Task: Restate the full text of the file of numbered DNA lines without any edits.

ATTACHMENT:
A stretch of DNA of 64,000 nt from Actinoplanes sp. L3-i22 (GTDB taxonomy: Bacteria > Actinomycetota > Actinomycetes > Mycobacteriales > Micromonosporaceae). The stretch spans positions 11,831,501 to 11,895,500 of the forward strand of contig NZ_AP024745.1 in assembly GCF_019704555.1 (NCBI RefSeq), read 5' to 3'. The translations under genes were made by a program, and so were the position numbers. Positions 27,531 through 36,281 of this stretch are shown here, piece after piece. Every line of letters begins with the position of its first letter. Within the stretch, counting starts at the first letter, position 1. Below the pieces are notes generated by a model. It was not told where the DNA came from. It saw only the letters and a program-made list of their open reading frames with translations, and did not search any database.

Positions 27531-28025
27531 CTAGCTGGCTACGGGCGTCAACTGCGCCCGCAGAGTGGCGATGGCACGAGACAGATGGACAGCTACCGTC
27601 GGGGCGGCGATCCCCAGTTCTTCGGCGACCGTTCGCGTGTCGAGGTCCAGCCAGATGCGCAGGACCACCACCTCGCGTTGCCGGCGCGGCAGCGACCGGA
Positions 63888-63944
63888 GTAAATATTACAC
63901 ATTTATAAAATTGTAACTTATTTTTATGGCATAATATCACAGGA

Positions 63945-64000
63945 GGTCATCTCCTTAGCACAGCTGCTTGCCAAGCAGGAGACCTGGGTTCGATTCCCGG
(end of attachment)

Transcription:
A stretch of DNA of 64,000 nt from Actinoplanes sp. L3-i22 (GTDB taxonomy: Bacteria > Actinomycetota > Actinomycetes > Mycobacteriales > Micromonosporaceae). The stretch spans positions 11,831,501 to 11,895,500 of the forward strand of contig NZ_AP024745.1 in assembly GCF_019704555.1 (NCBI RefSeq), read 5' to 3'. The translations under genes were made by a program, and so were the position numbers. Positions 27,531 through 36,281 of this stretch are shown here, piece after piece. Every line of letters begins with the position of its first letter. Within the stretch, counting starts at the first letter, position 1. Below the pieces are notes generated by a model. It was not told where the DNA came from. It saw only the letters and a program-made list of their open reading frames with translations, and did not search any database.

Positions 27531-28025
27531 CTAGCTGGCTACGGGCGTCAACTGCGCCCGCAGAGTGGCGATGGCACGAGACAGATGGACAGCTACCGTC
27601 GGGGCGGCGATCCCCAGTTCTTCGGCGACCGTTCGCGTGTCGAGGTCCAGCCAGATGCGCAGGACCACCACCTCGCGTTGCCGGCGCGGCAGCGACCGGA
Positions 63888-63944
63888 GTAAATATTACAC
63901 ATTTATAAAATTGTAACTTATTTTTATGGCATAATATCACAGGA

Positions 63945-64000
63945 GGTCATCTCCTTAGCACAGCTGCTTGCCAAGCAGGAGACCTGGGTTCGATTCCCGG